This Council was held in Constantinople in the time of the Emperor Justinian the Great, in 553. All the Monophysite heresies were condemned at this Council, and also the heretical writings of Theodore of Mopsuestia, Theodoret of Cyrus and Origen (his writings against the resurrection of the dead).

Reflection

"As virginity is better than marriage, so the first marriage is better than the second." Thus, St. John Chrysostom wrote to the young widow of Tarasius, a deceased nobleman of Constantinople, counseling her not to enter into marriage for the second time. The Church blesses first marriages with joy but the second marriage with sorrow. Eupraxia the elder, the mother of St. Eupraxia and relative of Emperor Theodosius the Great, remained a young widow following the death of her husband Antigonus, with whom she lived in physical contact for only two years and three months, and further lived one more year as brother and sister by mutual pledge. The emperor and empress counseled her to enter into marriage with another nobleman. She would not hear of it, but took her child Eupraxia and together they fled to Egypt. What can we say about St. Olympias and St. Eupraxia the younger? As with St. Macrina, not only was she also betrothed as a virgin but when her betrothed died, she considered herself a widow and would not even in her thoughts consider entering into marriage. What purity of heart! What fidelity to one's betrothed! What fear of God! What obvious faith in the future life in which the betrothed maiden hopes to see her betrothed.

Contemplation

To contemplate the miraculous standing still of the sun and the moon (Joshua 10):

How Joshua, in order to complete the victory over the Gibeonites, ordered the sun and the moon to stand still in their courses; How God heard the voice of the righteous man and by His power caused the sun and the moon to stand still; How God created even nature to serve man and how God acts according to the will of the righteous. Homily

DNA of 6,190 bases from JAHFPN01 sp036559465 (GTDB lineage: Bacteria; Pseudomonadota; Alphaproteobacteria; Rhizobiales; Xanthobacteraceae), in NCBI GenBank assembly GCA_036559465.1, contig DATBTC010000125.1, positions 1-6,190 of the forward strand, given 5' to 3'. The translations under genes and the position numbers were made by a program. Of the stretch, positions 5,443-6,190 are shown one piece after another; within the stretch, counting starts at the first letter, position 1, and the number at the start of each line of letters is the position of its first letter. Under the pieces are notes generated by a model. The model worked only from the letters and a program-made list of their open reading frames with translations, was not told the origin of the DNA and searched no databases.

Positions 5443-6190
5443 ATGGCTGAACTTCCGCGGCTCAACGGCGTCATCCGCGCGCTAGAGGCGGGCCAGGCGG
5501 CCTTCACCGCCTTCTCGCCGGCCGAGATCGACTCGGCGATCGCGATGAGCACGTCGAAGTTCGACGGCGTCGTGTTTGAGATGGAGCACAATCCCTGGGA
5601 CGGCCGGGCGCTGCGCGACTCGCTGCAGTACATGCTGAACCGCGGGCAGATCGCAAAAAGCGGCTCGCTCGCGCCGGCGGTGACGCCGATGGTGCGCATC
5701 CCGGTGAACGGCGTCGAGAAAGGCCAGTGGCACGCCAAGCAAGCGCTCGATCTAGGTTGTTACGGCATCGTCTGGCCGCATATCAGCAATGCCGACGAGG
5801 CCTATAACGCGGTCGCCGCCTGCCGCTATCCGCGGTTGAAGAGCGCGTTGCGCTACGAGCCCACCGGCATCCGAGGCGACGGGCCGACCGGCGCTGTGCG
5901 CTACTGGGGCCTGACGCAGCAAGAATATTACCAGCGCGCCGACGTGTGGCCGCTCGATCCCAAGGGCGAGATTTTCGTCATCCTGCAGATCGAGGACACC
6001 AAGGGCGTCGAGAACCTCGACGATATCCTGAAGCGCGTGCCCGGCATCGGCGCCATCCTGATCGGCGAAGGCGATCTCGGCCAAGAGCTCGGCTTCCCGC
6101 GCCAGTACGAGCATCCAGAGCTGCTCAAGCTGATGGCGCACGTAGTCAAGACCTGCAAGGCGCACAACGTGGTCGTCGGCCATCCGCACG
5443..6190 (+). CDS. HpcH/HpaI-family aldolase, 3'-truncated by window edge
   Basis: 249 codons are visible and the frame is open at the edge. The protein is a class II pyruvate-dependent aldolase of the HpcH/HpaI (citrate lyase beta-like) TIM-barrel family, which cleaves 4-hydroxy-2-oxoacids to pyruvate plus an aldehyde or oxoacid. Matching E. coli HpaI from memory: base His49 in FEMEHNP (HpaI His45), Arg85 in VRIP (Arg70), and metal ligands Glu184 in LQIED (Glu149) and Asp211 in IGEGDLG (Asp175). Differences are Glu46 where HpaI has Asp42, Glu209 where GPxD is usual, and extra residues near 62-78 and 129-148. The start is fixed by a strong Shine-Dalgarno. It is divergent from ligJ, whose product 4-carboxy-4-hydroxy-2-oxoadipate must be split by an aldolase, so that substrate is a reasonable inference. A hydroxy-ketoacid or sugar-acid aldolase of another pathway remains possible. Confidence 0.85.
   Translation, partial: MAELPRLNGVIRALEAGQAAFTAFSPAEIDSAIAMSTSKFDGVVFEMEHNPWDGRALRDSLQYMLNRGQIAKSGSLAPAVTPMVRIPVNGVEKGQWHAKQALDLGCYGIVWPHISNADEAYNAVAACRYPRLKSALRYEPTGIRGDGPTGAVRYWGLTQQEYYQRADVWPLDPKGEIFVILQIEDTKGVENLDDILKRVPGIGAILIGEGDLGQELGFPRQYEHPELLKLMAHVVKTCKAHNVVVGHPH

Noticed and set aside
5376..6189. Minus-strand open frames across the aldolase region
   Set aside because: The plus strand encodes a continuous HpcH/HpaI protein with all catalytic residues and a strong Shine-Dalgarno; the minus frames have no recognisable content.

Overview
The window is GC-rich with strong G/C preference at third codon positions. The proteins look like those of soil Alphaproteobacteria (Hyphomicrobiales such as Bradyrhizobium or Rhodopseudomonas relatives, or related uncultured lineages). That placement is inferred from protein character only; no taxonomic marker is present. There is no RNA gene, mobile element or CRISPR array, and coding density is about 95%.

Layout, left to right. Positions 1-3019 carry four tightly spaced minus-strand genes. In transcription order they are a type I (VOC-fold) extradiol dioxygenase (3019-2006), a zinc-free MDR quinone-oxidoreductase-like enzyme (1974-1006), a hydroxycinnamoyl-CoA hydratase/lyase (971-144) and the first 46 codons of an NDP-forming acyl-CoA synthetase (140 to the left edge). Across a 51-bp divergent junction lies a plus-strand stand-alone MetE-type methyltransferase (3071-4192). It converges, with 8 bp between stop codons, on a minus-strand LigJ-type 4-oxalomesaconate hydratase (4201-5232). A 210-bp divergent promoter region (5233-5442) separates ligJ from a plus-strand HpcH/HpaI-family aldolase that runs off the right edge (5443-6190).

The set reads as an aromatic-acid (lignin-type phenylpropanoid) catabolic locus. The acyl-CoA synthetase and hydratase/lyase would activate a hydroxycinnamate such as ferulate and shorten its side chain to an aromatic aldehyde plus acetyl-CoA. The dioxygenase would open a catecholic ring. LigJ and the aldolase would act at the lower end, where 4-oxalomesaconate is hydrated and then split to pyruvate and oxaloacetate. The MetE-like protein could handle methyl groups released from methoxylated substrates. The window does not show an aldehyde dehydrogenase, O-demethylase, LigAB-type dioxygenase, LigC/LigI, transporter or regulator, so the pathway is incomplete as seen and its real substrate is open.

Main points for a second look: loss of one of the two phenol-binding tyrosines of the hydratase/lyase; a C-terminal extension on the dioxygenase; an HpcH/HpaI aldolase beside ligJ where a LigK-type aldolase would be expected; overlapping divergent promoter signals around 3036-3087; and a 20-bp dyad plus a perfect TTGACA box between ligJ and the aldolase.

About slaves who preach liberty

"While they promise them liberty, they themselves are the servants (slaves) of corruption: for of whom a man is overcome, of the same is he brought in bondage" (2 Peter 2:19).

The apostle still speaks of "the impure, the impudent, and the self-willed", reminding the faithful, to beware of their misleading "proud and false words". He first said about them that: "they speak evil of dignities of the glory of God" and second: "that they allure through the lusts of the flesh, through much wantonness" (1 Peter 2:18). Now he further speaks about how they promise liberty i.e., they promise something which they themselves do not possess, for being overcome by impure passions, they are slaves to their own passions, submissive slaves to the greatest tyranny of this world. O my brethren, how relevant for us are these apostolic words written some nineteen hundred years ago! Behold, how everywhere around us they get carried away declaiming liberty, those who do not have even a little bit of liberty! Listen to the cry of the despairing slaves of passions and vices; how deceived, they are deceiving; how blinded, preaching light. Passions are a woven net, woven by the devil, to ensnare mankind. Captured in this net, they refer to other men as slaves and themselves as freemen to the laughter of the devil, who silently gathers in the net hauling it toward his shore. O brethren, guard yourselves from those desperate ones who call themselves the heralds of liberty, while they serve their master and lord, the devil, day and night. Their poverty they call wealth and the wealth of others they call poverty, as does the ignorant one calls the entire world ignorant and himself intelligent. Thus, those who are least free call others enslaved. Service to God and to fellow men out of love, they call slavery, while service to the devil, they call liberty. They are malicious both to God and to men, as is the devil himself malicious to God and to men. Whenever you hear anyone who speaks to you of liberty, question him well, as to whether he is not a slave of some passion or vice. By the impurity of their life, by their impudence and their self-will, you will recognize all false teachers of liberty. The apostle reminds you of this.

O Lord, the only Giver of true liberty, safeguard us from the net of all those who are malicious toward You and us.

To Thee be glory and praise forever. Amen.

From The Prologue From Ochrid by Bishop Nikolai Velimirovich
© 1985 Lazarica Press, Birmingham UK